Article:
“There being a contagious disease…”

Aaron Genton, Collections Manager

Social distancing.
Stay at home orders.
No school.
No worship.
Essential activities only.
Take care of each other.

Sound familiar? While this sounds a lot like things that we’ve been experiencing for the past three months, all those things actually refer to the lives of the Pleasant Hill Shakers from December 1850-February 1851. In mid-December, a few of the folks in the Centre Family came down with a sickness, and within a week it was confirmed to be smallpox. On December 18, the East Family Deaconess recorded this:

There being a contagious disease prevailing at the Centre Family at this time called the varioloid, it was concluded this morning not to take up school any more for the present & discontinued all intercourse between the Families as far as practicable, so as to prevent the spreading any further if possible…and now all business is mainly suspended in that Family except to cook and wash and take care of the sick etc.” (East Family Deaconess Journal, Filson Historical Society Shaker Collection v.4)

While the village leadership moved quickly, they weren’t able to totally contain it – cases later arose in the East and West families.  In the following weeks, the Shakers tried to navigate their daily routines while managing this illness.  School for the boys and girls were both suspended.  Normal routines were disrupted for weeks, and nowhere was this more evident than in the weekly Sunday worship in the Meeting House.  This was an important time for the entire community to meet, and yet week after week journal entries on Sunday read “Meeting at home.”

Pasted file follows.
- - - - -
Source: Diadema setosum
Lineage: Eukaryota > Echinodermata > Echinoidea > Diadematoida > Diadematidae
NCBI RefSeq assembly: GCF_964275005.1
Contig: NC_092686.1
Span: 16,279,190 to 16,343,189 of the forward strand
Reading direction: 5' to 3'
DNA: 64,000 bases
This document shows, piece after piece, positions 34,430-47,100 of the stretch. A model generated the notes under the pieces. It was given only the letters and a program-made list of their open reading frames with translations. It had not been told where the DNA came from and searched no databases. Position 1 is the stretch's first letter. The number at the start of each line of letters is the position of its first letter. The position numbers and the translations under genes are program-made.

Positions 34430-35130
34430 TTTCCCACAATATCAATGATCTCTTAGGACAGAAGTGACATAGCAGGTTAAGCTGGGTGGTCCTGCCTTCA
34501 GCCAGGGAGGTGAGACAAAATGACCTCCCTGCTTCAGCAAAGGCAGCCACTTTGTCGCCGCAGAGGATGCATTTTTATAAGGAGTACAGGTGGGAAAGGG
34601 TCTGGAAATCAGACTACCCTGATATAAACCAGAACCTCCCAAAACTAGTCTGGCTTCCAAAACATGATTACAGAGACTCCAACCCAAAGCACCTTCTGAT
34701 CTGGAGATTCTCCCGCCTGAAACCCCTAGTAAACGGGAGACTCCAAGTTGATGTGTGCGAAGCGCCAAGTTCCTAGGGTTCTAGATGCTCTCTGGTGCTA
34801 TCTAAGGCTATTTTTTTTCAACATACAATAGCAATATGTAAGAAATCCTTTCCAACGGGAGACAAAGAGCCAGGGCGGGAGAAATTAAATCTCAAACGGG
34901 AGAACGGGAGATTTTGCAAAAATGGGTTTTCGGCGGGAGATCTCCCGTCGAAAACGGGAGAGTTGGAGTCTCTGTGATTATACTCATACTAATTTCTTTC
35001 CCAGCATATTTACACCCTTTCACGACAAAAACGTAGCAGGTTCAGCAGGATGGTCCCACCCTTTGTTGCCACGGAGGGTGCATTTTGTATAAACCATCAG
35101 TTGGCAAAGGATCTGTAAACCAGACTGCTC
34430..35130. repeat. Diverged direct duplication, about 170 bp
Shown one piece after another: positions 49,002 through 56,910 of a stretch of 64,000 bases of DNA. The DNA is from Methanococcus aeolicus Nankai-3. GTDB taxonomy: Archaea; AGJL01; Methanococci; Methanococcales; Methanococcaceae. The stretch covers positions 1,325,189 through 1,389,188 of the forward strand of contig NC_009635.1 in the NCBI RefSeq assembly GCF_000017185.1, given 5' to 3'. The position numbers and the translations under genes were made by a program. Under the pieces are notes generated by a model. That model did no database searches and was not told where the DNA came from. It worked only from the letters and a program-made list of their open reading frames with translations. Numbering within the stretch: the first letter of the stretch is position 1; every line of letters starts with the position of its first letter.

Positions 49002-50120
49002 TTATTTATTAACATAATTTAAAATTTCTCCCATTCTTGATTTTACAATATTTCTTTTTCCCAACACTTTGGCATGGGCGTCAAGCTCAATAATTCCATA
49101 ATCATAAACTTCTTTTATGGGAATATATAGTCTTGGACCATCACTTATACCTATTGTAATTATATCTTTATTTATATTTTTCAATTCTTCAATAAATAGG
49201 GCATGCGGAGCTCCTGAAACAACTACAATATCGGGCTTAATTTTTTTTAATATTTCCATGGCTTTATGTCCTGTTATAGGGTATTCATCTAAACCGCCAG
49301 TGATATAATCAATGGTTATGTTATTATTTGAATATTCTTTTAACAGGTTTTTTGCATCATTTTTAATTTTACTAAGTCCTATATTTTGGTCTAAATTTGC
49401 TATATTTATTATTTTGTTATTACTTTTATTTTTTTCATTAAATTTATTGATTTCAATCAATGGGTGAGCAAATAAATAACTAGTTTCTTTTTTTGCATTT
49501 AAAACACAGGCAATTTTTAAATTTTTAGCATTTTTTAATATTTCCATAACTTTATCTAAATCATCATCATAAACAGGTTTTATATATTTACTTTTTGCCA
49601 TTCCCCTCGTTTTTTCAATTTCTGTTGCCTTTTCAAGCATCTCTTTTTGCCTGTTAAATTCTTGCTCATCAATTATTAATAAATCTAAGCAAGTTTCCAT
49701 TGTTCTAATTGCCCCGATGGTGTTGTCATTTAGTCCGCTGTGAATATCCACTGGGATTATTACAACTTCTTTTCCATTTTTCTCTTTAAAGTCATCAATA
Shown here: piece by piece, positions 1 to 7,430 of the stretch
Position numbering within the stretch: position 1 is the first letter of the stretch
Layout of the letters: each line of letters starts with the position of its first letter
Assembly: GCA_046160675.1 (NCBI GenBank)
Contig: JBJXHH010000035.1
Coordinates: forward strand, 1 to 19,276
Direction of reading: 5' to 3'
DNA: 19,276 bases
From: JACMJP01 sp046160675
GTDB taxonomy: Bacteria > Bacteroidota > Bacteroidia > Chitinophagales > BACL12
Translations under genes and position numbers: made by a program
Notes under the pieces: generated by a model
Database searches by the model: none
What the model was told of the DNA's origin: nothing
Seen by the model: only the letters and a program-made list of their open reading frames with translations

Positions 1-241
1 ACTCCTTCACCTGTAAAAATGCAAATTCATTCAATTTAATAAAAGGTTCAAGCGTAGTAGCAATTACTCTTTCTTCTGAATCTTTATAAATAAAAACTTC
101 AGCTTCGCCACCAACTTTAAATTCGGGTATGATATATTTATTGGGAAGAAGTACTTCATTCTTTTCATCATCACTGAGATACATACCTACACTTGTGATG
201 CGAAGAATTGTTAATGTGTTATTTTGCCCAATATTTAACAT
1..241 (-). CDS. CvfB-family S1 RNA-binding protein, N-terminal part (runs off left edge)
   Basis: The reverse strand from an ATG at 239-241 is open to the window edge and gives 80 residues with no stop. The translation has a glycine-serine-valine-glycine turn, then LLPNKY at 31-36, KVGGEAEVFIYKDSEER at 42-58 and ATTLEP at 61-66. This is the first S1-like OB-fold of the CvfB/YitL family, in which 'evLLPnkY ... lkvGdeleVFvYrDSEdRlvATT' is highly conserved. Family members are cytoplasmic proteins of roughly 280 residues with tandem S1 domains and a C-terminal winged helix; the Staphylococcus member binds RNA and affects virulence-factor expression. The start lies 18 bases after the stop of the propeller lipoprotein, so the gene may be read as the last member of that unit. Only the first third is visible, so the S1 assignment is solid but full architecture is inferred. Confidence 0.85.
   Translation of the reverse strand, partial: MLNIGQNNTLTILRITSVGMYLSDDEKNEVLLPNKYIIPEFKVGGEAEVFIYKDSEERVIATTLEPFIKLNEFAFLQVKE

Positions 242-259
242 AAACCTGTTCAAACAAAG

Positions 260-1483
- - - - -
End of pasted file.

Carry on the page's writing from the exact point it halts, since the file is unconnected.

On January 28, good news finally arrived…but with an exception:  “Tuesday 8 oclock P.M.  We assembled in the meeting room, and the Elders informed us that the varioloid had so far subsided that there but three cases remaining, one in each Family, and they were kept to themselves, so that it was thought to be safe for the Families to resume their usual intercourse and pursuits.  (A separation having been kept since about the 18th Ult., to prevent the disease from spreading.)  But it was not thought to be prudent to assemble at the meeting house next Sabbath &c.”(FHS Shaker Collection v.7)  It would be March 1, almost 3 months in total, until they collectively met at the Meeting House again.  From there, life appeared to return to normal.